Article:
I recently learned there’s something called the immigrant paradox or “the evidence that immigrants, even those from poor, violent lands who live hard lives in the United States, tend to be physically and mentally healthier than the rest of us.” A lot has to do with the customs and traditions that immigrants bring to their adopted land, as journalist Claudia Kolker discovered and decided to put into a book, The Immigrant Advantage, which was just published.
As an immigrant myself, just reading the description of the book was enough to get me interested in it. As we’ve written about in the past, traditions are one of the best ways to preserve our culture, but who would’ve known they make for a better life too. While Kolker writes about some Latino traditions, I really like that she also enlightened me about other people’s customs from Vietnam to Jamaica. Some of it sounded kind of familiar – as in the multigenerational households – while a lot of it was completely new.
After I finished with the introduction (in which Kolker describes growing up Jewish and Mexican in the Maryland suburbs), I was immediately drawn to the chapter on the Mexican cuarentena – a maternity leave of sorts that pretty much doesn’t allow a woman to do anything for forty days after the baby is born. While the concept was not new to me, I just wanted to learn the history behind it. I did and a lot more because Kolker not only explains the roots of the traditions she writes about, but also tells interesting stories about the people that practice them.
I didn’t enjoy a full-blown cuarentena when I had Vanessa, but after reading that chapter, I realized I was pretty darn close to it.
One of the biggest reasons we moved to Denver from Miami was that I was pregnant with my first child and I didn’t want my husband and I to have to raise her on our own. I wanted to be able to rely on my tight-knit family in the good times and the bad. I wanted Vanessa to be as close as possible to her roots.
As the majority of people in this country; however, my mom and my sister are working women. So when the time came for me to give birth, I relied on the help of my mother-in-law to see me through my first few weeks as a first time mom. And I will never regret it.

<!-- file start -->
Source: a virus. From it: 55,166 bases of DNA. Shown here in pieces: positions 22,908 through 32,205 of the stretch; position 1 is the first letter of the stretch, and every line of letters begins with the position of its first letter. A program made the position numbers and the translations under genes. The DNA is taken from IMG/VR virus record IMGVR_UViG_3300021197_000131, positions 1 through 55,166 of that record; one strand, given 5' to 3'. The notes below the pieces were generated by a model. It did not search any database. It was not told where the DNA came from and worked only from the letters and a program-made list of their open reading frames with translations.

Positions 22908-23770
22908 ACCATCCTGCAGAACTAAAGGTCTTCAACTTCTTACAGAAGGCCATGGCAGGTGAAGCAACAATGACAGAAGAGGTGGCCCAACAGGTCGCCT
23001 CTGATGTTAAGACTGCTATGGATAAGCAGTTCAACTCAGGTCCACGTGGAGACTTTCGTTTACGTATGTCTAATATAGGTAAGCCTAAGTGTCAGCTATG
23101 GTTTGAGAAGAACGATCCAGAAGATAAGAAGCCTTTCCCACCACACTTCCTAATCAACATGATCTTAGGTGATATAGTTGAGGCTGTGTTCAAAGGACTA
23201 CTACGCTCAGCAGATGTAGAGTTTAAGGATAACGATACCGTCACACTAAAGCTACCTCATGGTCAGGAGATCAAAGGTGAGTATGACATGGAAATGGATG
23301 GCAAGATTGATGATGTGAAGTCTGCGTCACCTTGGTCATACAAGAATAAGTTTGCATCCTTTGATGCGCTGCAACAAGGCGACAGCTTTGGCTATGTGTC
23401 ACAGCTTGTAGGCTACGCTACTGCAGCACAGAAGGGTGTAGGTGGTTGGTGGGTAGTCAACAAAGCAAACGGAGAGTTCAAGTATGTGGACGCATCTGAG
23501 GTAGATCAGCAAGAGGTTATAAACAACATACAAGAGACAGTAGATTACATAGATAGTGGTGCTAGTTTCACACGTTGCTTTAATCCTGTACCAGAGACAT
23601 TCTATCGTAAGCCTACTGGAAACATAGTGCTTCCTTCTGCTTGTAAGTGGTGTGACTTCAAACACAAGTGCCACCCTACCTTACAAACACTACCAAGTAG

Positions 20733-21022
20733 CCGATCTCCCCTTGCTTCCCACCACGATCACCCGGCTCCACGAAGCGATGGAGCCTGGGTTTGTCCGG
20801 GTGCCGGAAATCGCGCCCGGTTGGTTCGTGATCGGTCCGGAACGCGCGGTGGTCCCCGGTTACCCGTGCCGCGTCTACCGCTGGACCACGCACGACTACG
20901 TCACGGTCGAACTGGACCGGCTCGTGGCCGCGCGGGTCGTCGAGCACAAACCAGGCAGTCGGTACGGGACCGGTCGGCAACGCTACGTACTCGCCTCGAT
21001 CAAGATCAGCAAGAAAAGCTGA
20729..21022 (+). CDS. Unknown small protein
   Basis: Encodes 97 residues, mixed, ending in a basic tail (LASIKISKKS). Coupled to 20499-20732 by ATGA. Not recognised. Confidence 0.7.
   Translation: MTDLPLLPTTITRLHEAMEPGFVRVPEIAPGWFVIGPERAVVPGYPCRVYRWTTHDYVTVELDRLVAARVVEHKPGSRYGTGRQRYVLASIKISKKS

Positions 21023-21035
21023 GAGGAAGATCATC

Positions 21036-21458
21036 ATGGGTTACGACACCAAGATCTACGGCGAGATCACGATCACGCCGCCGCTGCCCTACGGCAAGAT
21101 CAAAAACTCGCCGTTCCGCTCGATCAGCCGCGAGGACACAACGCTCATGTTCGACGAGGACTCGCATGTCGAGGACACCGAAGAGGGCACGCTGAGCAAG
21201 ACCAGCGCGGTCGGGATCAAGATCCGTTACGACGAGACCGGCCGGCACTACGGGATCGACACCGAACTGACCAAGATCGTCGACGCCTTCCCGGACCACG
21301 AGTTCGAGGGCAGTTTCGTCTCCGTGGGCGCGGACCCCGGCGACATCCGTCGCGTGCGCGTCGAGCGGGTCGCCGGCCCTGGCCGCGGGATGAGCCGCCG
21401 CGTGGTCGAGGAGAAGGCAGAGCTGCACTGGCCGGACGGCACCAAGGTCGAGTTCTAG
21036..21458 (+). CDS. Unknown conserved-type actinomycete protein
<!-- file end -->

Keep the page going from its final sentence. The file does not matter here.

Vanessa’s birth story has all the elements birth stories can have. From pushing for hours without a single drop of drugs to an unwanted but necessary C-section so she could be born. I know for a fact that one of the biggest reasons I was able to recover from all that was because I had my mother-in-law by my side.
Although those first few days after Vanessa was born seem like a blur, I do remember not doing much expect taking care of her and trying to figure out the breastfeeding thing. For weeks after she was born, I never had to worry about cooking and cleaning and for that I will be forever grateful to my suegra.
This post is an official tour stop of The Immigrant Advantage Book Tour.
Monday, October 24, 2011: Juan of Words
Tuesday, October 25, 2011: Chicano Soul
Wednesday, October 26, 2011: SpanglishBaby
Thursday, October 27, 2011: Latinaish
Friday, October 28, 2011: TikiTiki Blog
Tuesday, November 1, 2011: Voto Latino
Wednesday, November 2, 2011: Motherhood in Mexico
Thursday, November 3, 2011: Atzlan Reads
Friday, November 4, 2011: Multicultural Familia
About the author of the book:
This giveaway is now closed. Congratulations to the winner: Jessica !
We’re giving away one copy of The Immigrant Advantage to one lucky winner.
To enter, just leave a comment telling us if you follow any traditions or customs, such as the cuarentena.
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This giveaway ends Sunday, Oct. 30 at midnight PST and is open to everyone over 18 years of age. Check out the Giveaway Rules.
Disclosure: We received a sample to review the product. All opinions are our own.